It might be different for EU (Scotland) than for EU (UK), but I haven’t done much thinking on the EU matter, beyond the never-ending (unfulfilled) promises of Westminster politicians to give the people of the UK a referendum (pretty much what Neil said).


    “If I were a Scot with a vote on this-this would all be sounding a bit iffy.”

    Not any more iffy than listening to issue after issue being put up as a good reason to vote no, then seeing it being debunked (seriously). There’s plenty of ‘iffy’ on both sides.

  34. We have such a daft attitude [well, the others, not me obviously] that regional governance was voted down with a pitifully small number bothering to vote at all when it was offered.

    I don’t think many of the regions have much understanding of the others.

    I remember when I “turned pro” I did summer seasons in Bognor and when Geordie the chippy suggested Sunderland and South Shields as great places for club work I looked at the motorist’s map and thought

    “Bugger that – they’re in Scotland.”

    [Just the weather that concerned me you understand.]

  35. Glenghis

    I’m not sure that the Secessionists would have disagreed with you, although they would have disagreed with the state having much role in anything.

    Fortunately, after the First Secession in 1732, they eventually joined with others in 1847 to abandon the Secessionist label, and formed a greater union as the United Presbyterian Church, which, in turn, formed a wider union with the Free Kirk in 1900 until it, in due course, formed an even greater union with the Kirk of Scotland.

    Quite what the Secessionists have to do with 21st century Scotland is rather beyond me, but I’m sure that you have your reasons for bringing them into the conversation.

  36. Anyone interested in the Sun’s latest offering?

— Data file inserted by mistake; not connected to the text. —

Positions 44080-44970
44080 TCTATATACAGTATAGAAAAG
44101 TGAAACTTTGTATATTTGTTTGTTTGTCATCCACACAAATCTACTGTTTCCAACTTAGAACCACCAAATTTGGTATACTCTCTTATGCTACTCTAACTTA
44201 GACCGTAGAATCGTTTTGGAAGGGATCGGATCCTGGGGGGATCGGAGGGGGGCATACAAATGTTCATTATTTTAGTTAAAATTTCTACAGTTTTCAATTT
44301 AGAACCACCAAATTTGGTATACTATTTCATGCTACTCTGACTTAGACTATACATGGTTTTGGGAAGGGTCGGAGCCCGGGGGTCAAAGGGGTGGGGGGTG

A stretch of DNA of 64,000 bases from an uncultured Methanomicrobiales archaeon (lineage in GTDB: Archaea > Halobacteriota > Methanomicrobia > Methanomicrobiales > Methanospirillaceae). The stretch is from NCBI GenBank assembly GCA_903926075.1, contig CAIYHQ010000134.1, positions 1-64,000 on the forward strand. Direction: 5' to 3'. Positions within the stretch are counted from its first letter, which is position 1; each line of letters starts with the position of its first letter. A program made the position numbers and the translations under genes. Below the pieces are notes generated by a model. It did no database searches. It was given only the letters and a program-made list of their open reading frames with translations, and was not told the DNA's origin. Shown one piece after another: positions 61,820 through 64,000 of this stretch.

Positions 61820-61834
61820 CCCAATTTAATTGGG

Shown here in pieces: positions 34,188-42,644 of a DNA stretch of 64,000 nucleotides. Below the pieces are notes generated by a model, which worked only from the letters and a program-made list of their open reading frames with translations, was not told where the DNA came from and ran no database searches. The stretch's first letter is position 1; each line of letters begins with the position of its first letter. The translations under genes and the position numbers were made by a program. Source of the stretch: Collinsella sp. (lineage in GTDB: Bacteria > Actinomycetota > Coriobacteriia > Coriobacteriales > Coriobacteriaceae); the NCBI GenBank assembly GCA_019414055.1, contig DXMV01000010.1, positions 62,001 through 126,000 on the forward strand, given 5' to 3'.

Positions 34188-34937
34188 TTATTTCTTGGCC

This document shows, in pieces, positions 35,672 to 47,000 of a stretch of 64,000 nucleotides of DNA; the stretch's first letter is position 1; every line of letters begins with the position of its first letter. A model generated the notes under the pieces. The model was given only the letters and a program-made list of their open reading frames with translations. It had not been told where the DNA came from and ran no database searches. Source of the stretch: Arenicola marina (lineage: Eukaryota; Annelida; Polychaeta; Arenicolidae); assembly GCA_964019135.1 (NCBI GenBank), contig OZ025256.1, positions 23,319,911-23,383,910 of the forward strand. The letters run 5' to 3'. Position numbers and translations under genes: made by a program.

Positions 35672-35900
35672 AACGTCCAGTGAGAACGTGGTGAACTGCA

When will the Tories really start to get worried? Or is everything on hold now until after September 18?

  37. John B

    “Anyone interested in the Sun’s latest offering? ”

    Who is she?

  38. @ Old Nat

    Your forgot to mention the Auld LIcht/New LIcht and Burger/Anti-Burger complications – possibly too much for those furth o’ the bounds to understand. Come to think of it, most of us have no idea what all that was about.

  39. John B

    Even though I studied those controversies at Uni, I found it almost as difficult to engage with the core issues as I do with the esoteric differences between the Westminster parties today.

    Lots of sound and fury, but a common belief in the same philosophy. Always hard to understand these things unless you are a participant.

    I think the critical issue between the Burghers and the Anti-Burghers was whether the addition of gherkin slices was allowable in the sight of God.

  40. @Old Nat

    See NickP at 9.50 p.m.

    But that may be for tomorrow.

  41. “Quite what the Secessionists have to do with 21st century Scotland is rather beyond me, but I’m sure that you have your reasons for bringing them into the conversation.”

    Well, he didn’t use a capital s but I suppose it would have been too much to ask that you understand what he meant, when that would have meant passing up on the opportunity to be patronising.

    It is amazingly tiresome and I don’t know why you do it.

    Amber said something on these habits which I totally agree with.

  42. @Tom V

    “It is conceivable that a Scottish Tory party fully liberated from London could challenge for power in a post independent Scotland.”

    I doubt it. Lab and SNP (or its successor) would bray ‘Tory’ ‘Thatcher’ ‘Poll Tax’ regardless of the separation, and people would still vote against the party that everyone loves to hate. I didn’t mind that in ’92 or even ’97, but it got a little boring into the 21st century, given that the incumbents were, how shall we put it, ‘less than their voters believed them to be’.

    For Lab to maintain 41 MPs (no change) in 2010 was for me a complete and utter embarrassment to the electorate of Scotland. I didn’t expect Con gains, as I didn’t feel that the Conservatives had done anything to win Scottish votes, but I did expect Lab losses to Lib, SNP or Independent candidates. It highlighted to me that the party political battle in Scotland was won sometime back in 1984/85 and the Conservatives never recovered, and as a result, Labour dominated thereafter. After the ’92 election (where Con did surprisingly well on votes, but not seats) it was downhill for them big-time.